Prior to his summer internship, the closest John Bolton came to farming was riding his bicycling with his friends around nearby farms in his hometown. While his grandfather grew his own food, John had no experience with farming, let alone an agricultural sciences career. Now armed with his Research Farm internship and a 3.2 GPA, John is contemplating graduate school research options in Plant Breeding.
As student vice president of the School of Environmental and Biological Sciences (SEBS) Competitive Intelligence Club, John assessed his paid summer research farm internship as “a good wage, and definitely added value” to his undergraduate experience compared to typical summer jobs. He feels the summer internship “is a valuable asset to students who take advantage of it.”
Mentored by Professors Nick Vorsa and Cesar Rodriguez at the Rutgers Marucci Blueberry and Cranberry Research and Extension Center, he describes his first memorable experience was using an electronic “antenna gram,” a research tool designed to measure how cranberry moth pests respond to sex pheromones. John enjoyed working outdoors, in greenhouses, planting research cranberry bogs, and gaining basic plant maintenance skills, which he says, “was way better than punching numbers in a computer,” in terms of a summer job. He also assisted in growing blueberries. John says the professors and staff “were always there” when he needed them to help him perform challenging hands-on tasks the right way, which he believes will help in graduate school.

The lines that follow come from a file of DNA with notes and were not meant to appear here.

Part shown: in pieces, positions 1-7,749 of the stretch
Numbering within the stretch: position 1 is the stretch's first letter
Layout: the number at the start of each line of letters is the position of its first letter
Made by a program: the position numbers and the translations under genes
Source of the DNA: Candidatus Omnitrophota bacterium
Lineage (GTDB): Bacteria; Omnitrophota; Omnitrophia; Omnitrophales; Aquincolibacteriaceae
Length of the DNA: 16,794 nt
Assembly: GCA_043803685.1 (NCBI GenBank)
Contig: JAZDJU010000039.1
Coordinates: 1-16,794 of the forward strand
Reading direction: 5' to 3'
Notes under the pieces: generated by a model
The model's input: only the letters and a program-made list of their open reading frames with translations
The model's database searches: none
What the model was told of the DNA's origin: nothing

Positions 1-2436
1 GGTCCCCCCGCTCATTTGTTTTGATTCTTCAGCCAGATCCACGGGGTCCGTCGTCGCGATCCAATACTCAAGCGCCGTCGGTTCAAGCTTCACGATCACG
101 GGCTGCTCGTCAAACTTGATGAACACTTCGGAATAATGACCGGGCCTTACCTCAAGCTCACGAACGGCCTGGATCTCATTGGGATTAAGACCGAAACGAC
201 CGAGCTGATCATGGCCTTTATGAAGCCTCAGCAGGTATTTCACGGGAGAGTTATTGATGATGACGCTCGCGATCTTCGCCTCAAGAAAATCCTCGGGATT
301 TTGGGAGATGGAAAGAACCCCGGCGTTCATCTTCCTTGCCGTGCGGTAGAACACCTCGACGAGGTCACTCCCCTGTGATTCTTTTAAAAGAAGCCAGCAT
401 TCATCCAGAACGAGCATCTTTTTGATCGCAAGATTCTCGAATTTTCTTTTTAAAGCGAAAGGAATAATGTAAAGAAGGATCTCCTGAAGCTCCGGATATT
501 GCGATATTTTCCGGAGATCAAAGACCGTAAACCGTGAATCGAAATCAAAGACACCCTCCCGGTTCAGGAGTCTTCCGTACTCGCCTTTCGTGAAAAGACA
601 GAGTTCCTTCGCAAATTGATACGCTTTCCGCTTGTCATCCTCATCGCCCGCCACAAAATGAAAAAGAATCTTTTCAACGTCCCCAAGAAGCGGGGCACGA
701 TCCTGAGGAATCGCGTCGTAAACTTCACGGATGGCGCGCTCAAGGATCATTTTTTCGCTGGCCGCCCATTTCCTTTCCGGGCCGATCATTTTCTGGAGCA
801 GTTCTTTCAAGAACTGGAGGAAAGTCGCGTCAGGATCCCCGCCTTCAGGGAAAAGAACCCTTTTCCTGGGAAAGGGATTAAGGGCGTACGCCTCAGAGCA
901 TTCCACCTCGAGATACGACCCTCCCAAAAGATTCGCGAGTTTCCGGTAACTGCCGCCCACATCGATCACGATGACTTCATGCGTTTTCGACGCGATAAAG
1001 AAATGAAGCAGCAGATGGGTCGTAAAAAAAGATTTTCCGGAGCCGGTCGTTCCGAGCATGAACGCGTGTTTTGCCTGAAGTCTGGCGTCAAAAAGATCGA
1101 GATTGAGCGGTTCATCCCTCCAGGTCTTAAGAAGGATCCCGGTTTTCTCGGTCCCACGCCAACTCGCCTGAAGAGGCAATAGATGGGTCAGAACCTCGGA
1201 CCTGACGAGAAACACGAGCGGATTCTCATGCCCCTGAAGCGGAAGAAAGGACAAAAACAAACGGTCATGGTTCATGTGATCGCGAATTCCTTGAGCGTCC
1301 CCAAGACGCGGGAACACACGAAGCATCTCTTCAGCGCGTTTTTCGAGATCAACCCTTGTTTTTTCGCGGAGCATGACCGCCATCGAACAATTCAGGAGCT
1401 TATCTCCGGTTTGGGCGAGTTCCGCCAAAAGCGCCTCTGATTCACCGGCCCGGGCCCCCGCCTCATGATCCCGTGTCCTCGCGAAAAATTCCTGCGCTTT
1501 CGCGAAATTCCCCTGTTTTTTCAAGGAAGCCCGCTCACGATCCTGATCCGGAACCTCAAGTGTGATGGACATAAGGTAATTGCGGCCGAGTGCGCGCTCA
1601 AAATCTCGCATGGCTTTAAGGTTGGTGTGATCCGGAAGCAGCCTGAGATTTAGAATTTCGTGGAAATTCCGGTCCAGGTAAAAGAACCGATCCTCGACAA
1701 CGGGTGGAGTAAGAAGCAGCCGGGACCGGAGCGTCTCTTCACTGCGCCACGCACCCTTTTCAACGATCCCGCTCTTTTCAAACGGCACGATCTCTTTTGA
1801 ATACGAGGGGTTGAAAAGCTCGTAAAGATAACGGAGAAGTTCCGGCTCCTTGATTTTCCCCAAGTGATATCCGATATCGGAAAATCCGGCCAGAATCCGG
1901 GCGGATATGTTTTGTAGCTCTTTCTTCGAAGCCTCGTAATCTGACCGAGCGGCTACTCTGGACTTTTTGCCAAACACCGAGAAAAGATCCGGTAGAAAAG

Hometown: Woodbury, NJ
Education: School of Environmental and Biological Sciences, B.S. Plant Science
Internship: Rutgers Marucci Blueberry and Cranberry Research and Extension Farm
Position after graduation: Plans to pursue graduate studies in Plant Breeding